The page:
The Life and Times of Hayfork
Oct 04, 2019 12:48PM
● By Nora Mounce
Photographer Brian Gossman isn’t your typical Trinity County farmer, but he’ll be the first to explain there’s no such thing. An East Coast transplant, Gossman was first exposed to the Emerald Triangle when a friend’s parents purchased the legendary Northern Delights coffee shop in Hayfork. Years later, Gossman and his wife, Heather, were living in Baltimore with successful careers but found themselves overwhelmed by the rat race. Gossman remembers not sleeping at night and saying to Heather, “Let’s just see how we feel in a cabin on the West Coast.”
Fifteen years later, the Gossmans are inextricably woven into the life and times of Hayfork, a tiny town in the middle of the expansive mountain country between Redding and Eureka.
“It’s rough. Unlike Mendocino and Humboldt, we don’t have roads and infrastructure… no incorporated areas. There’s not one traffic light in the entirety of Trinity County,” explains Gossman.
When the couple first relocated to a “shack” on a cheap piece of land, Gossman imported his professional world, firing up a generator to power his laptop each morning. For years, Gossman worked as a production assistant for the famous artist and filmmaker John Waters, credited with the 1988 box office hit Hairspray. An early adopter of the digital medium, Gossman’s role was to scan the negatives that Waters shipped via FedEx to their cabin in Hayfork. Gossman was also a frequent collaborator with Greg Gorman, the “male Annie Leibovitz of the 1980s,” frequently traveling to Hollywood to assist on shoots.
All the while, Brian and Heather got married and wanted to start a family. “We left everything behind to settle in Hayfork,” explains Gossman. “It hasn’t been easy.” Today, the couple is raising their 9-year-old and 16-month old baby together, and Heather is an active firefighter and EMT. Gossman, whose first studio was a room at Northern Delights, “the heart of the community,” now runs his own print gallery, Gossman Photographics, downtown.
“As a photographer, it’s hard to live out here and not take photos. It was like candy for an artist,” says Gossman. But in the early days, he remembers pointing his lens carefully. “I definitely didn’t want to be sticking a camera in people’s faces,” knowing that nearly everyone in Hayfork grew to get by. As time passed, Gossman fell in step with local culture and “started growing a little bit of weed in our backyard,” adding cultivator to his résumé along with artist, father, photojournalist, and the official (volunteer) photographer for the Hayfork Fire Department.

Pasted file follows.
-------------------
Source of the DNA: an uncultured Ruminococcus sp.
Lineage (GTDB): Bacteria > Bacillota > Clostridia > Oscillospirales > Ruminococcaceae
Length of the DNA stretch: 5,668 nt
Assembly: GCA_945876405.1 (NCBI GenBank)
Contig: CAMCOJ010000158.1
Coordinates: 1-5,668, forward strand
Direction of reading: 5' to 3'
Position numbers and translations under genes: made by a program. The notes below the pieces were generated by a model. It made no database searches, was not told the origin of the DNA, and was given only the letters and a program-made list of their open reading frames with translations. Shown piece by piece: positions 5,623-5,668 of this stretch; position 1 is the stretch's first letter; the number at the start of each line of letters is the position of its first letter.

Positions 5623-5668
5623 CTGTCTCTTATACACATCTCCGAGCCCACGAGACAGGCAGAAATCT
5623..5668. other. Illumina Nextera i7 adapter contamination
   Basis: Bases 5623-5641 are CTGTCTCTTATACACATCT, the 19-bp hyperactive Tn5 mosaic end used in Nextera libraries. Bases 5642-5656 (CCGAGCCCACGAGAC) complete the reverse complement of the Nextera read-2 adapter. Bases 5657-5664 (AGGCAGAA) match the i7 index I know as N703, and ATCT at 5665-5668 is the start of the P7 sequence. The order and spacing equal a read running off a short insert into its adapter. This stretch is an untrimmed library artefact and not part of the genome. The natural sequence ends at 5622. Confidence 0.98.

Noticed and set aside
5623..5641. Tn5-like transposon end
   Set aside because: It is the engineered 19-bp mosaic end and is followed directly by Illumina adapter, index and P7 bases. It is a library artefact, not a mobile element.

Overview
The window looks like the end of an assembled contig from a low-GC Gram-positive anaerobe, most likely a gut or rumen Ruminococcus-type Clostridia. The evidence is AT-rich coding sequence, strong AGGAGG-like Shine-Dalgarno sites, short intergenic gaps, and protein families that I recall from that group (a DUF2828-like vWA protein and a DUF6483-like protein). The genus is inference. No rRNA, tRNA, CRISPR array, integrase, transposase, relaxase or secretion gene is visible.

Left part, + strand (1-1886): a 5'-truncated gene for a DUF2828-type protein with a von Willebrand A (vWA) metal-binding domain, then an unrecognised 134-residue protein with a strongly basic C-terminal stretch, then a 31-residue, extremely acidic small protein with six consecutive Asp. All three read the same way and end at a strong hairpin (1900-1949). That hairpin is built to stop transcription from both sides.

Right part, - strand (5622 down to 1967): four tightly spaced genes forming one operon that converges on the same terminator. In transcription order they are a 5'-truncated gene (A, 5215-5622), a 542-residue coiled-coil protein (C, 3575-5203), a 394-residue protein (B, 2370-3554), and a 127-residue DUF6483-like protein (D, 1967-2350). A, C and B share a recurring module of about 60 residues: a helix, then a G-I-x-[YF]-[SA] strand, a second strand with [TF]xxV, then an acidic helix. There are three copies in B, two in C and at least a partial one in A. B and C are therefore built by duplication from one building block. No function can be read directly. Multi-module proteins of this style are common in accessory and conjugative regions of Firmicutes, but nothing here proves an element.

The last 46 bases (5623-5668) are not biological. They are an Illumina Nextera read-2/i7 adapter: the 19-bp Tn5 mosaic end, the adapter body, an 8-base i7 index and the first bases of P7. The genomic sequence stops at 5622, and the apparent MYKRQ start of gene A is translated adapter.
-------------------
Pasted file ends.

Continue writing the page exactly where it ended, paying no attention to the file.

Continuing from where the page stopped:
“People always ask me about where I live,” says Gossman. “My friends think Trinity County looks so beautiful, but the scenery is only a visual summation of life here.” Hayfork sits just under 2,500 feet in elevation and endures harsh, cold winters with regular snowstorms and road closures. “I’m my own plumber, my own carpenter…” says Gossman “It’s taken a huge toll on my body.”
Gossman’s fascination with the realities of rural life inform much of his work as a photographer. Like anyone, he’s enamored with Trinity County’s topography, which he calls “shockingly beautiful,” but his landscape shots are footnotes to the real focus of his Hayfork portfolio the people.
“Coming from a big city and landing here, there’s so much flavor,” explains Gossman. “It’s a one-of a kind show that I’d buy a ticket to… but in the best way.” Clicking through Gossman’s portfolio, images of dirt track racing, the county fair, and the local characters of Hayfork whom Gossman calls celebrities: “There’s Slow-Hand, Hippy Chuck, the unofficial Mayor of Hayfork, and Earthquake America he actually changed his name in the phonebook! They’re all real people living in this place that’s so special,” says Gossman. In both his images and words, Gossman’s deep appreciation for the raw grit of Trinity County is always on display.
For such a small remote community, the life and times of Hayfork are rapidly changing in 2019. Gossman certainly doesn’t claim to know what the future holds for his community, but he’s passionate about putting his energy into the future of Hayfork. Along with a partner, Gossman has launched the Mountain Cannabis Co., which sells branded medical flower at licensed dispensaries throughout the state. “It’s been interesting to see how people have had to accept” legalization, says Gossman. “It’s a very gray area for people in town. But they’re trying to put their best foot forward and legitimize it.”
As a photographer, Gossman’s captivation with Hayfork the people, the mountains, the music, the fire, the cannabis, and the evolution of all seems boundless. Currently, he is working on a documentary about Trinity County, collaborating with professional filmmakers to profile families going through the process of compliance. With the documentary, Gossman hopes to share the real stories of life in Hayfork, a community built on survival and a culture that’s shifting under their feet.